Criminal Justice

Connecticut Continues to Seek Improvements to its Asset Forfeiture Process

Last year, Connecticut joined a growing list of states that have passed civil asset forfeiture laws to make it more difficult for government agencies to take property from its citizens. In fact, last year Connecticut abolished civil asset forfeiture and replaced it with criminal forfeiture. This means that absent a criminal conviction, the government would be unable to seek a judgment of forfeiture over the property of an individual. The law’s passage was a crucial victory for property rights.

However, due to a loophole in the asset forfeiture process, individuals in Connecticut can still have their property taken from them without being charged with a crime. This is due to government agencies in Connecticut being permitted to enter into an agreement with federal agencies to receive a percentage of property that is seized and subsequently forfeited in favor of the government. Such circumvention of state law is done via the federal government’s “equitable sharing program.” In essence, despite Connecticut passing a law preventing the state government from taking property absent a criminal conviction from its citizens, state and local law government agencies can still participate in civil asset forfeiture via the federal government’s equitable sharing program. Between 2000 and 2013, annual payments to state and local law enforcement through the Department of Justice’s program more than tripled, growing from $199 million to $643 million.

Currently, the Connecticut legislature is diligently working to fix this loophole. For example, H.B. 5398 would place restrictions on the state of Connecticut being able to participate in “equitable sharing” with the federal government. The bill would prevent state government agencies from entering into an agreement with the federal government to receive a percentage of funds seized and forfeited absent a criminal conviction unless the seized property includes U.S. currency in excess of $100,000. This allows the states and the federal government to pursue and cripple large-scale criminal operations while providing important safeguards for the property rights of an individual.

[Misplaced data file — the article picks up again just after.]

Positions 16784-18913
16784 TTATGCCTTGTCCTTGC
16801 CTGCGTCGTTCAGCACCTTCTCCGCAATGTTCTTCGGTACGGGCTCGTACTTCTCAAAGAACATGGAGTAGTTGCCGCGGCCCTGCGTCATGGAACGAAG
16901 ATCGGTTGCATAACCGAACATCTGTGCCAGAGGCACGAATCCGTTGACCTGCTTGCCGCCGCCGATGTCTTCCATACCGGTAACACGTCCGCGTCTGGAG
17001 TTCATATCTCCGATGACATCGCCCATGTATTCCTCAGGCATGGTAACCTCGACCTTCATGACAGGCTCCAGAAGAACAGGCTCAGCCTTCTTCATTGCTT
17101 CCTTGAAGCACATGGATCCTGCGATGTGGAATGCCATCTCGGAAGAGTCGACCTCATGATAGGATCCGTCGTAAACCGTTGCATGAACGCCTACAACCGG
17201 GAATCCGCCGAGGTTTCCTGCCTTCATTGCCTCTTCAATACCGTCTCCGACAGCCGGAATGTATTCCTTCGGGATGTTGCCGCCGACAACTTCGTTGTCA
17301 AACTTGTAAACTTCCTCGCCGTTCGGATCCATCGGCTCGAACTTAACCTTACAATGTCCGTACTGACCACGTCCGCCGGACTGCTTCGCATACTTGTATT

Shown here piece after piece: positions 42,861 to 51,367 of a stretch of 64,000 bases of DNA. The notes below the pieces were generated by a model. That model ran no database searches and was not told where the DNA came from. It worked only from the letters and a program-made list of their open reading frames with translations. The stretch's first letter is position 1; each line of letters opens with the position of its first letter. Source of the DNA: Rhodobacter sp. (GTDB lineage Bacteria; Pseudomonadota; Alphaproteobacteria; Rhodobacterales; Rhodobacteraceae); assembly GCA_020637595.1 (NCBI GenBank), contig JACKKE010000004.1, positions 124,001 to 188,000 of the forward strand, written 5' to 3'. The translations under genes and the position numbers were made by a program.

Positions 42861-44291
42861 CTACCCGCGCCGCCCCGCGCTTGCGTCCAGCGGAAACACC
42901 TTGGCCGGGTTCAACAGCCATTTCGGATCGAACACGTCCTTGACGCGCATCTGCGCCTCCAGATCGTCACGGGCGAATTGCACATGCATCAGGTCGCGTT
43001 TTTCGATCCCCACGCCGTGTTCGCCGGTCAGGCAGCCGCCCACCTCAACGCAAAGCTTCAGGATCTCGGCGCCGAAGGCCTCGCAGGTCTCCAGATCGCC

The ALEC model Asset Forfeiture Process and Private Property Protection Act provides that equitable sharing with federal agencies ought to be eliminated, as it provides an incentive for states to bypass state law restrictions and reinforces profit motives, which serve as a strong base for forfeiture abuse. Similar to the ALEC model, H.B. 5398 includes an exception to the elimination of equitable sharing in instances where the seized property includes U.S. currency in excess of $100,000. In the same vein, the ALEC model states that law enforcement agencies should not be able to retain the forfeiture funds they generate; these proceeds obtained from forfeiture ought to be mandated to be deposited into the state’s general fund. Redirecting the forfeiture funds from the seizing agency eliminates that agency’s motive to profit from those proceeds obtained via forfeiture.

ALEC model policy is consistent with Connecticut’s current efforts to place restrictions on equitable sharing to produce better policies for its citizens.

In Depth: Criminal Justice

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